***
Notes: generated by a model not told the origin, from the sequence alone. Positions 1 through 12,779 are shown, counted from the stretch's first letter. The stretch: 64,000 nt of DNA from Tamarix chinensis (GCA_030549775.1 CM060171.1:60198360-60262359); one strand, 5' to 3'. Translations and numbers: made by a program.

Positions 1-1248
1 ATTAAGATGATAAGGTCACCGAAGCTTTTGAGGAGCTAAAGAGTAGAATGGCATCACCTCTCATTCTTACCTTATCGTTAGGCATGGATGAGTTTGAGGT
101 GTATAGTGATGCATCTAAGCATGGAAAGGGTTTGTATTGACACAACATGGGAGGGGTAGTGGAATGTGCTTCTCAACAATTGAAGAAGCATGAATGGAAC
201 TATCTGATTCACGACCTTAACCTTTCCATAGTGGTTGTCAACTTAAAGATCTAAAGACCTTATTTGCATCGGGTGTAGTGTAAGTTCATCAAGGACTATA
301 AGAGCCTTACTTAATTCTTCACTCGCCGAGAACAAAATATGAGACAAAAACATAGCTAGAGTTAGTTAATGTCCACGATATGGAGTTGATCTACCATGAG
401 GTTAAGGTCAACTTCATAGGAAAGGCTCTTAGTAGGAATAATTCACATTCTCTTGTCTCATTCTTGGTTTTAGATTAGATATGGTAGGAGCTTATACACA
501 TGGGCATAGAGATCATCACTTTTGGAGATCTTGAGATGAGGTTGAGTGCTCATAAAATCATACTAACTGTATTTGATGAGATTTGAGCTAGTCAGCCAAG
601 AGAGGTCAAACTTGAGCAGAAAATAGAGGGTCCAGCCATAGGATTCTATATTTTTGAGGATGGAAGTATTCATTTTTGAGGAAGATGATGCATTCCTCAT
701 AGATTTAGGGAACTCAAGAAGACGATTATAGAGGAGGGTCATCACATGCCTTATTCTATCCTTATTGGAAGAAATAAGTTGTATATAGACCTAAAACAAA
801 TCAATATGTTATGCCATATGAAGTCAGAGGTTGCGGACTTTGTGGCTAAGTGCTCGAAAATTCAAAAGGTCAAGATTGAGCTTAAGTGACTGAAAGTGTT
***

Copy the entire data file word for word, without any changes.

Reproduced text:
Notes: generated by a model not told the origin, from the sequence alone. Positions 1 through 12,779 are shown, counted from the stretch's first letter. The stretch: 64,000 nt of DNA from Tamarix chinensis (GCA_030549775.1 CM060171.1:60198360-60262359); one strand, 5' to 3'. Translations and numbers: made by a program.

Positions 1-1248
1 ATTAAGATGATAAGGTCACCGAAGCTTTTGAGGAGCTAAAGAGTAGAATGGCATCACCTCTCATTCTTACCTTATCGTTAGGCATGGATGAGTTTGAGGT
101 GTATAGTGATGCATCTAAGCATGGAAAGGGTTTGTATTGACACAACATGGGAGGGGTAGTGGAATGTGCTTCTCAACAATTGAAGAAGCATGAATGGAAC
201 TATCTGATTCACGACCTTAACCTTTCCATAGTGGTTGTCAACTTAAAGATCTAAAGACCTTATTTGCATCGGGTGTAGTGTAAGTTCATCAAGGACTATA
301 AGAGCCTTACTTAATTCTTCACTCGCCGAGAACAAAATATGAGACAAAAACATAGCTAGAGTTAGTTAATGTCCACGATATGGAGTTGATCTACCATGAG
401 GTTAAGGTCAACTTCATAGGAAAGGCTCTTAGTAGGAATAATTCACATTCTCTTGTCTCATTCTTGGTTTTAGATTAGATATGGTAGGAGCTTATACACA
501 TGGGCATAGAGATCATCACTTTTGGAGATCTTGAGATGAGGTTGAGTGCTCATAAAATCATACTAACTGTATTTGATGAGATTTGAGCTAGTCAGCCAAG
601 AGAGGTCAAACTTGAGCAGAAAATAGAGGGTCCAGCCATAGGATTCTATATTTTTGAGGATGGAAGTATTCATTTTTGAGGAAGATGATGCATTCCTCAT
701 AGATTTAGGGAACTCAAGAAGACGATTATAGAGGAGGGTCATCACATGCCTTATTCTATCCTTATTGGAAGAAATAAGTTGTATATAGACCTAAAACAAA
801 TCAATATGTTATGCCATATGAAGTCAGAGGTTGCGGACTTTGTGGCTAAGTGCTCGAAAATTCAAAAGGTCAAGATTGAGCTTAAGTGACTGAAAGTGTT